As someone who found and was inspired by the gospel in an academic setting, Daniel M. Gurtner envisions a strengthened relationship between classroom and church at Southern Seminary, hoping to accomplish for his students what the academy did for him.
“I became a Christian in the classroom. I attended a Christian college — Grove City College — and got saved there,” said Gurtner. “I learned to study the Bible in the classroom. I was discipled in the classroom. For me, careful, close study of the Scripture and my walk with Christ have always been hand-in-hand.”
Gurtner joined the SBTS faculty in August 2016 as the Ernest and Mildred Hogan Professor of New Testament Interpretation to teach Greek exegesis, textual criticism, and Second Temple Judaism — subjects close to his heart.
“I really press people to encounter the Word and the Lord well by studying the text first and foremost,” he said.
Gurtner discovered his passion for the Bible during his undergraduate years at Grove City College as a mathematics major. He continued his education by earning his M.Div. from Gordon-Conwell Theological Seminary in South Hamilton, Massachusetts. Gurtner would go on to earn his Th.M. from Trinity Evangelical Divinity School and receive his doctorate in New Testament from the University of Saint Andrews in Scotland.
“[Attending seminary] was the biggest transition for me because I had never really thought about it before,” Gurtner said. “I wasn’t a Christian growing up and I never would have thought about going into seminary.”
Between his years of education and training Gurtner stepped away for two years to work in the pastorate — a move that proved integral to his vocation as an academic. According to Gurtner, it gave him a practical experience he’s since been able to pull from to better instruct his students.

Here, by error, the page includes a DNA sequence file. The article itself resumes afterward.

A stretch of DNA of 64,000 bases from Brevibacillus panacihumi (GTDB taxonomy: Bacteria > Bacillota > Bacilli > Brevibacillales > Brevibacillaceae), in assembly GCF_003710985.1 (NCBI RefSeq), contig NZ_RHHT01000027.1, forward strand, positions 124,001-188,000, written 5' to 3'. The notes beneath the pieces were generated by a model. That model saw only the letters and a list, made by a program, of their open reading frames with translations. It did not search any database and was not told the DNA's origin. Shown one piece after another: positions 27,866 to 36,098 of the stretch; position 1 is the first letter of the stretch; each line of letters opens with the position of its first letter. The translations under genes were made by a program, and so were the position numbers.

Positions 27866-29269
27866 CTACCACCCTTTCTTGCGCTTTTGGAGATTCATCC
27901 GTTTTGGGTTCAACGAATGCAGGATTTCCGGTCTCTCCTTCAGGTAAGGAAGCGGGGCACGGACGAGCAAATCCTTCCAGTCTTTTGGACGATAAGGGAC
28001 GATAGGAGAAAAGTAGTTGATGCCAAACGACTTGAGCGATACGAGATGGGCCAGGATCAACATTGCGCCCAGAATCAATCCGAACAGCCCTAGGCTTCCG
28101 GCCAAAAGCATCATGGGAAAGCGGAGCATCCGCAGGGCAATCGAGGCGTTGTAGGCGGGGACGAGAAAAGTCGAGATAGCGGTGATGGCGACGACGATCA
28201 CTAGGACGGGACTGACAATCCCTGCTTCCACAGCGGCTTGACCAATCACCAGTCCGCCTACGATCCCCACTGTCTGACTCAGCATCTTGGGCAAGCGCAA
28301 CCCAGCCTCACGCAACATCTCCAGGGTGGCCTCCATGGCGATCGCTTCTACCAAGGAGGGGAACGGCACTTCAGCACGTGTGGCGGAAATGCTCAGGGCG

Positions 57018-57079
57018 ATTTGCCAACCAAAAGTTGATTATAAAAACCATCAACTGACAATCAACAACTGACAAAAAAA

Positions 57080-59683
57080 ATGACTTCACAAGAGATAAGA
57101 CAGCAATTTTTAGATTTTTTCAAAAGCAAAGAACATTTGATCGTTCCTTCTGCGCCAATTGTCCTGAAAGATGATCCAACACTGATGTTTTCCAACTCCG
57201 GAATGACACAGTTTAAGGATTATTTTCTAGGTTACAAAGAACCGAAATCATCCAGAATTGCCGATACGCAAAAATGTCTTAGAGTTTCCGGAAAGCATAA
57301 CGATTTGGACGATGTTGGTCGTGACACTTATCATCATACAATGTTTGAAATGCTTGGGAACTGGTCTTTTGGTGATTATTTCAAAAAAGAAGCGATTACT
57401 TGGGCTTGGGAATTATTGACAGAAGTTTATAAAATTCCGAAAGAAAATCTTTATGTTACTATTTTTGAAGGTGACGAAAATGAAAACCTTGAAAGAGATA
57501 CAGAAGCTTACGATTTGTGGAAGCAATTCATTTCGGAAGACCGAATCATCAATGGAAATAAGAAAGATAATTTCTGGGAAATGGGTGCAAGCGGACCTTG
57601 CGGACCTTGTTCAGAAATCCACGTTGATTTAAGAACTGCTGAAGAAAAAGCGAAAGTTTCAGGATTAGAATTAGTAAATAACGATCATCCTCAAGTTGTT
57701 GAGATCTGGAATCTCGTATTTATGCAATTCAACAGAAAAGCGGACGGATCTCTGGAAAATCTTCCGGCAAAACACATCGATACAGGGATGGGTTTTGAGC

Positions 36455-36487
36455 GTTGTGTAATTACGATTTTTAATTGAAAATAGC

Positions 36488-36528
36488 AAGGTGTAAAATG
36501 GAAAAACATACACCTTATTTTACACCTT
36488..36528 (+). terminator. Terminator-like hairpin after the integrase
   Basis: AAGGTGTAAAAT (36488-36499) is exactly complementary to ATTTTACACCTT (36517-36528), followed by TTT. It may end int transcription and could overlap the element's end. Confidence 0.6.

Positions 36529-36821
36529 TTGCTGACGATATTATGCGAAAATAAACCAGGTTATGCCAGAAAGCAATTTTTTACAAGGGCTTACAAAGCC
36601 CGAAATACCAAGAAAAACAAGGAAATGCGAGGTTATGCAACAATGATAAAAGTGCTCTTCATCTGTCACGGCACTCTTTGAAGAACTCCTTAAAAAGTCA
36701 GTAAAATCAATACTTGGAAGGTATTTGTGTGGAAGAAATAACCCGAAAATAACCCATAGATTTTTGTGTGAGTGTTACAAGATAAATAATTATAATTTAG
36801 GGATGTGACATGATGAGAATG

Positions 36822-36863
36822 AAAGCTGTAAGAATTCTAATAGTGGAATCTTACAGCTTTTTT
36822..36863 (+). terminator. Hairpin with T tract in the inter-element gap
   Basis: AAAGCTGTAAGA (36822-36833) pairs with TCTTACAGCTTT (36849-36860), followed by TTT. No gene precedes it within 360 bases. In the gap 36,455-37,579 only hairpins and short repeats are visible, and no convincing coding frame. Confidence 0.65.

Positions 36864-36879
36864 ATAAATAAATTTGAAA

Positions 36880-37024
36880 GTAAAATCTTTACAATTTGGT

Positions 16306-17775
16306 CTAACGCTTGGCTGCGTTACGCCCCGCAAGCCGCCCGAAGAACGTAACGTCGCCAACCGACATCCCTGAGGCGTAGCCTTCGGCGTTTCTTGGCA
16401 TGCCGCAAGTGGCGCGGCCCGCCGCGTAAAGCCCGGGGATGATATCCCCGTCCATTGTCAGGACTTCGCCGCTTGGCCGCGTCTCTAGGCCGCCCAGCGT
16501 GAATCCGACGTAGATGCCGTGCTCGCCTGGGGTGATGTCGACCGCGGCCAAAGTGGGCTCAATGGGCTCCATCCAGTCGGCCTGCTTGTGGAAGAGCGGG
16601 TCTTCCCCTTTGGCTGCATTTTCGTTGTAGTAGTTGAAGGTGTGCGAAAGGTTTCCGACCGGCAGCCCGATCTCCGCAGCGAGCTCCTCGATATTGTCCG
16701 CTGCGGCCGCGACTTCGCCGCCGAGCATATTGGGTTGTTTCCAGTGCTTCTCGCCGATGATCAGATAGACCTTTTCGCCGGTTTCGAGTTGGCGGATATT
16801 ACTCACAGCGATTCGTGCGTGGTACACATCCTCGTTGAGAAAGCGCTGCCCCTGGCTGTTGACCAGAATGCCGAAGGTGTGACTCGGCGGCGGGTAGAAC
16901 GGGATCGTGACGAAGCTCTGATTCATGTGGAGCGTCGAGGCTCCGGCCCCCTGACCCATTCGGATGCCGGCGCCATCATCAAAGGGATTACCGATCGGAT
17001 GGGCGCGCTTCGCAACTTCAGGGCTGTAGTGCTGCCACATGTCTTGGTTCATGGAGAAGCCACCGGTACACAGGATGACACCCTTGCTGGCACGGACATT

“It certainly becomes relevant when we’re talking about how to apply texts to the little old lady in the nursing home — whom you’re not sure how she is before the Lord,” he said. “How do you speak to her?”
In 2005, Gurtner became a professor of New Testament at Bethel Seminary in Saint Paul, Minnesota, where he taught until Southern’s board of trustees designated him to an endowed chair in spring 2016.
“Coming here was a bit of a surprise … I felt like I wasn’t really the type to fit in at Southern. I’m very conservative theologically, but I also do a lot of research outside typical Southern Baptist publications,” said Gurtner. “I came down here and taught a class on textual criticism and just fell in love with the place. Coming to Southern is allowing me to do a lot of things I’ve always wanted to do that I’ve never been able to do.”
A veteran of the academic field as both student and instructor, Gurtner believes a key difference between Southern and other institutions is its faculty and students’ commitment to Scripture.
“I really think that pastors should be trained rigorously to work hard in Greek, Hebrew, and exegesis, and be equipped to handle the Word of God in ministry — and I find that Southern students are really eager to do that,” he said.
This academic freedom allows Gurtner to bring his fields of research into to the classroom and equip expositors of God’s Word for the pulpit.
“A mentality that there is academic study of Scripture on one side and there’s pastoral ministry on the other is profoundly unbiblical,” Gurtner said. “Good thinking should be done for the church — even if it’s not done through sermons and Bible studies and things like that. It’s for the church. I love it when students go through here, get Ph.D.s, write books, and pastor. Some people in the academy may see that as a concession. I think it’s the best of both worlds.”
Gurtner hopes to continue bridging relationships between the ideas and people in high level of the academy with the gospel and the church.
“My burden here is to be someone who is an evangelical and do scholarship with people around the world at a high level,” Gurtner said. “I try to promote and encourage other evangelicals to get involved in that dialogue. Obviously, without compromising the beliefs or your principles, but really as a witness to unbelievers. There are people I get to talk to that I would never get to talk to if it weren’t for the fact that I’m doing the kind of research that I am. It’s my mission field.”
Gurtner and his wife, Beth, and their three children moved the summer of 2016 to Louisville, where they have been settling into Immanuel Baptist Church and adjusting to Gurtner’s new job at Southern.
“People here take the gospel seriously,” said Gurtner. “They take the Word of God really seriously. They’re willing to put in the hard work for it. That enables me to push a kind of academic rigor in the classroom that I think is required for effective pastoral ministry and is essential to handling the Word of God.”